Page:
In console racing games like Forza and Gran Turismo, the steering is gradual and pressure sensitive, meaning that when you apply light pressure to the thumbstick or D-pad, your car slightly turns, and when you apply more pressure, your car turns more. This isn’t the case in Real Racing 3.


Instead, no matter how much pressure you apply to the thumbstick or D-pad, your car either doesn’t turn at all, or it turns all the way, making it a constant battle not to oversteer whenever you go into a turn. It’s the same way with the throttle and the brakes.

It’s something I expect in old arcade racing games, but in a racing simulator like Real Racing 3, it’s unacceptable. I’m not sure if this is just the way the game is programmed or if it’s the controller’s limitations, but it’s clear that someone somewhere needs to fix something about this.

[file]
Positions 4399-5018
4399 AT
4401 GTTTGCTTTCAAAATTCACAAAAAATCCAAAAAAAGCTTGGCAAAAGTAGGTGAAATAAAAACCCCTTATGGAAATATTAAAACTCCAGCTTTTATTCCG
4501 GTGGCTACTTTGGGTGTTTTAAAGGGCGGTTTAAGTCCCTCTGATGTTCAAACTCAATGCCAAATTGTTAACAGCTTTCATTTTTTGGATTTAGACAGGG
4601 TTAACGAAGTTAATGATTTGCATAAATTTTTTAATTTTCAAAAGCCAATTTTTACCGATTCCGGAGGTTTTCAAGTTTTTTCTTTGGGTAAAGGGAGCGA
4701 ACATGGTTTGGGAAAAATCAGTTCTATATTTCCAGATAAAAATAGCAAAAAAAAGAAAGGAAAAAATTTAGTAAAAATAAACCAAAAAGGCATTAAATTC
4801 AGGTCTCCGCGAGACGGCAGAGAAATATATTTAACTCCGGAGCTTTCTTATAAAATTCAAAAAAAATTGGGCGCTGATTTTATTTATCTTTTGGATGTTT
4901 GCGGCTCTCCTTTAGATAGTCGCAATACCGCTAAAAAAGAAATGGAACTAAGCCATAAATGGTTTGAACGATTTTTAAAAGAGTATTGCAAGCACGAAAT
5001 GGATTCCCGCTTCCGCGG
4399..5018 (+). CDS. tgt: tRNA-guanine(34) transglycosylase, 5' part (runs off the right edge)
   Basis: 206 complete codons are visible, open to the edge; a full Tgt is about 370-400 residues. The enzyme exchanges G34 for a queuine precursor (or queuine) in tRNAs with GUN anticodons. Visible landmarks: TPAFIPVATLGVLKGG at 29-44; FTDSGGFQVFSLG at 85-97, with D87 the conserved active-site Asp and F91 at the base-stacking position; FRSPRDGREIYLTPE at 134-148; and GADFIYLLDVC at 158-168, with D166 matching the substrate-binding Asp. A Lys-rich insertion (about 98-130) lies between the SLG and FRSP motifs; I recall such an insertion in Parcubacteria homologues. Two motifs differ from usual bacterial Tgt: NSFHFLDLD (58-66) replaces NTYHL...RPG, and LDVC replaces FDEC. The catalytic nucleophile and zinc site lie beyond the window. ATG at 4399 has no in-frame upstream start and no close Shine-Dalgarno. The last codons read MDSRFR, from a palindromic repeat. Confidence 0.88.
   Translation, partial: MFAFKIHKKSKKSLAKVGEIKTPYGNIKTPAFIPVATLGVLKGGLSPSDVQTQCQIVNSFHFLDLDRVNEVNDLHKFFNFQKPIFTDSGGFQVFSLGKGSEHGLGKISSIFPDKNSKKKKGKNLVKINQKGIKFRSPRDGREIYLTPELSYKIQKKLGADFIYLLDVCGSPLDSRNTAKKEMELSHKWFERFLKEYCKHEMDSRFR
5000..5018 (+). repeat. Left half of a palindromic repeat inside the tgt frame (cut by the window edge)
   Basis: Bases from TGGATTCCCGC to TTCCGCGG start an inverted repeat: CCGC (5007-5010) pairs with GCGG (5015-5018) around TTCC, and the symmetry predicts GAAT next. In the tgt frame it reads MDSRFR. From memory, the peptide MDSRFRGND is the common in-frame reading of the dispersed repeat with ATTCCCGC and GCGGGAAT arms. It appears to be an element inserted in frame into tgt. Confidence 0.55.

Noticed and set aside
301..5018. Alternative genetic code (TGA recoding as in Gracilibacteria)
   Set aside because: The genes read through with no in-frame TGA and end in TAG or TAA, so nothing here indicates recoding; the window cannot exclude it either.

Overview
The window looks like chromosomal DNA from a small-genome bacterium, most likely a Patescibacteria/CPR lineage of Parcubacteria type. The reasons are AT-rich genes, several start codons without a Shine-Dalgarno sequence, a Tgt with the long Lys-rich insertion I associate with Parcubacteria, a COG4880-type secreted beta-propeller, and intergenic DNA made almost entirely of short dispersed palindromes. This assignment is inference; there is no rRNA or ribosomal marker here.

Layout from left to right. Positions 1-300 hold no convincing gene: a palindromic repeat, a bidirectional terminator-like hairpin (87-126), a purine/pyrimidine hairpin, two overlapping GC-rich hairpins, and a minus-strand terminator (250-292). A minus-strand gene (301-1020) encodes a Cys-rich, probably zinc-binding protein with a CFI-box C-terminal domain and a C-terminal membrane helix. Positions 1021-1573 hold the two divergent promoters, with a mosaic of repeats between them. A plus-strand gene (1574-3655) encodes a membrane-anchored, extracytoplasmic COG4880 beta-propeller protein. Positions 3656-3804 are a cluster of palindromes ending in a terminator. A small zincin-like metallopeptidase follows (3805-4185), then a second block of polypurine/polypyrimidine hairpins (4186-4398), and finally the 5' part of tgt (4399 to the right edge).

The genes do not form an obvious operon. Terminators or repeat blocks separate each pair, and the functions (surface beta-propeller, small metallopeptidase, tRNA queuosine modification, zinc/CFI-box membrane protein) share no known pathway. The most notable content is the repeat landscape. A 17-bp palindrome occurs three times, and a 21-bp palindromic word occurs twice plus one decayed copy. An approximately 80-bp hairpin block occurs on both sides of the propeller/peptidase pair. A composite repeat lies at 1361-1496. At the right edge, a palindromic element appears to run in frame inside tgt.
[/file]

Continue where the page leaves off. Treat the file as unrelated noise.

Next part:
Lastly, the game wasn’t saving and loading my latest progress. I ended up playing Real Racing 3 back and forth on my iPhone and Apple TV, and not once would it accurately load my latest activity, making it a real pain in the rear end if you care about progress and achievements.

In the end, Real Racing 3 on the Apple TV is such a fantastic idea. It’s a great reason to get a new Apple TV, but its execution is just terrible. It’s a pain to navigate around menus; the steering on a controller is awful, and there’s something messed up about the game’s cloud saving system.

It’s a fun game to play on the iPhone still, but rather than play the game natively on the Apple TV, it’s best to stick with AirPlay for now.

9 Awesome Apple TV Accessories